The trick is in a good title
We love the biennial EACES meetings, even those that only happen virtually. This year, in a lovely session put together with Olga Popova we were showing our new work on fertility and gender wage gaps. As rightly pointed out by other speakers, we should work more on the title of this paper, because in this form it does not do justice to the paper.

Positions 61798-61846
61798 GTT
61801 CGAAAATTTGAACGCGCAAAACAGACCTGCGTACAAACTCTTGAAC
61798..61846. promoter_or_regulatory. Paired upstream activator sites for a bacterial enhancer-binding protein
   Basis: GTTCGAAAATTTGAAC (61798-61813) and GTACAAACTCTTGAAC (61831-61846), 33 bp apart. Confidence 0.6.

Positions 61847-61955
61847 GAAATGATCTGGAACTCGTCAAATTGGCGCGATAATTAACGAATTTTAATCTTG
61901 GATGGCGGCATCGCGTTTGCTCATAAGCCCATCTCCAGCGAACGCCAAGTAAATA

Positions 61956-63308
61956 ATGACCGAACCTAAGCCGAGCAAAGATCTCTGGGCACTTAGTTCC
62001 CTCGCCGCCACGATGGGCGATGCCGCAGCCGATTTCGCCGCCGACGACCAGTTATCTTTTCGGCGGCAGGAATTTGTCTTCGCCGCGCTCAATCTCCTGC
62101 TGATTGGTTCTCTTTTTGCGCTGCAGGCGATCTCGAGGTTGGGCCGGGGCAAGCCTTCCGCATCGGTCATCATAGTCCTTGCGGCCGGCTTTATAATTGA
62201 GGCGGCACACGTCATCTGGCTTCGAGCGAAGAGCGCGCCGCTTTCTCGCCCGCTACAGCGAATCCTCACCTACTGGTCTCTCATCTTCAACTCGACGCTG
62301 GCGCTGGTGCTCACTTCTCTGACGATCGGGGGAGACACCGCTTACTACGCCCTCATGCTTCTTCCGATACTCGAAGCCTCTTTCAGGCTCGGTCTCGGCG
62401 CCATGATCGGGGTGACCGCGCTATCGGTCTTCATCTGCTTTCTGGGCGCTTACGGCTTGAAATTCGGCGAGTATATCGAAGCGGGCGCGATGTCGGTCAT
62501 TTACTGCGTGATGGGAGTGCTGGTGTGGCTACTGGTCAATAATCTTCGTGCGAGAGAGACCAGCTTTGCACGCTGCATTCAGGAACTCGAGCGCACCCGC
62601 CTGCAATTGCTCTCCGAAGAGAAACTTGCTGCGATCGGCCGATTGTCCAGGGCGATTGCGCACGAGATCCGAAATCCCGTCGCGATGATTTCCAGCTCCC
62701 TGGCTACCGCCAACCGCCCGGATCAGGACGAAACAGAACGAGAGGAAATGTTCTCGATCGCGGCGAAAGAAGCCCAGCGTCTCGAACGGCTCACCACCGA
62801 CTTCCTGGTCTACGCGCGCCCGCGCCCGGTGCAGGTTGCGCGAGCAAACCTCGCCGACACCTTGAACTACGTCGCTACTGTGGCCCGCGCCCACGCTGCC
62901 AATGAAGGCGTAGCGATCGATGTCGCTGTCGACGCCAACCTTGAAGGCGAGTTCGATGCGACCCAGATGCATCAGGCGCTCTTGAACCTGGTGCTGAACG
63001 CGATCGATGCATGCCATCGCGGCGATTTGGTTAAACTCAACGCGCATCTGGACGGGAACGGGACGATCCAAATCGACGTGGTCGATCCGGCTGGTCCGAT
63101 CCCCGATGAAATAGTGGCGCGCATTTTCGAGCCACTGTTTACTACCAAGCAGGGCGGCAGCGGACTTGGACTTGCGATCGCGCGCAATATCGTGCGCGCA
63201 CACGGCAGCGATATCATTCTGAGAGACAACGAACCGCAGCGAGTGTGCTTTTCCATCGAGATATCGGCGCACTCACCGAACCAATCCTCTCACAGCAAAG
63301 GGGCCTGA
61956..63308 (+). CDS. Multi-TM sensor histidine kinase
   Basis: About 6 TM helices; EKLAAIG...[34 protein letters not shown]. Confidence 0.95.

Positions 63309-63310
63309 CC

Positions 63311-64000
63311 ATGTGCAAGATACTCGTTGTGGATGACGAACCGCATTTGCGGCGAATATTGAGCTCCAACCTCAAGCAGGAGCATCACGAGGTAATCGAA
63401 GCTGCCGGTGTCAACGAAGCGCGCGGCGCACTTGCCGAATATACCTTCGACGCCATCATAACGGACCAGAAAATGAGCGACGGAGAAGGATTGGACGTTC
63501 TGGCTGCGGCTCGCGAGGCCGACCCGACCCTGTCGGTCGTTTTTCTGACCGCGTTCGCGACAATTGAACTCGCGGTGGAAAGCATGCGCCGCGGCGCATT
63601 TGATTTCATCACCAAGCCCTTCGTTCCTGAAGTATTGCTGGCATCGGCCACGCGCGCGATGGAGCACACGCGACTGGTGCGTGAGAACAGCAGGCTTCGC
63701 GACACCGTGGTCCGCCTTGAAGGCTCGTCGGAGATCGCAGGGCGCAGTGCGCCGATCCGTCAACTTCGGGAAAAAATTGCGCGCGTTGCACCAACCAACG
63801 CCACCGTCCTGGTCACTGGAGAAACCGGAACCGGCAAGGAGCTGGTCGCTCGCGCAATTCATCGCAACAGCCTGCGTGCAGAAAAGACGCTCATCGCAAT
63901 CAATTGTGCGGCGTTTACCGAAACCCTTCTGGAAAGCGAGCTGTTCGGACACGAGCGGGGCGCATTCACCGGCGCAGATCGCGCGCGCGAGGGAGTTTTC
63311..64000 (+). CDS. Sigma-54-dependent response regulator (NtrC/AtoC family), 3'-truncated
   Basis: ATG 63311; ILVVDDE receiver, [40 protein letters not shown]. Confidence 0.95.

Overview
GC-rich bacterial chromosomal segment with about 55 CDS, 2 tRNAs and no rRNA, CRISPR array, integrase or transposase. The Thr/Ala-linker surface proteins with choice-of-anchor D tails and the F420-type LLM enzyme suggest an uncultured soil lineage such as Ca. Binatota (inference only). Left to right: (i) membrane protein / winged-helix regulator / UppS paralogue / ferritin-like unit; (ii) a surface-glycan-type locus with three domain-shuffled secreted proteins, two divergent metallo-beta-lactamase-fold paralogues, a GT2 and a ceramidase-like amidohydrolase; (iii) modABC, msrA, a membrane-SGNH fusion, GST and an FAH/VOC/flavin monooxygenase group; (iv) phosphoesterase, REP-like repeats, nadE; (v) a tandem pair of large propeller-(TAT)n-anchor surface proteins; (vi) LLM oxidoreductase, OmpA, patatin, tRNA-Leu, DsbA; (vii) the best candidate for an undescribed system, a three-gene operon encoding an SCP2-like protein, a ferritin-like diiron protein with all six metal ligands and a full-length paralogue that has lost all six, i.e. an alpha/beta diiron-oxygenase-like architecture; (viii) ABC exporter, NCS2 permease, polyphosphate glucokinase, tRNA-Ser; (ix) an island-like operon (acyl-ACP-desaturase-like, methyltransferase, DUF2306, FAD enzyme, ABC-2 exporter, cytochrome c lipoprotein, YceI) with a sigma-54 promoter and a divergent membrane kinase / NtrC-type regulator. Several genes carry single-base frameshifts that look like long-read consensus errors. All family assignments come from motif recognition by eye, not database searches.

What do we do? Statistical discrimination offers a compelling narrative on gender wage gaps during the early stages of the career. Expecting absences related to child-bearing and child-rearing, the employers discount productivity to adjust for the probable losses such as costs associated with finding substitutes, leaving customers, etc. If that is the case, lower and delayed fertility should imply lower discount in wages, and consequently reductions in the gender pay gap among entrants. We put this conjecture to test against the data. We provide a novel set of estimates of adjusted gender wage gaps among youth for 56 countries spanning four decades. We estimate that postponing childbirth by a year reduce the adjusted gap 2 percentage points (15%). We show that this estimate is consistent with statistical discrimination, but for some countries the estimates of AGWG imply that either statistical discrimination is not accurate or taste-based mechanisms are also at play.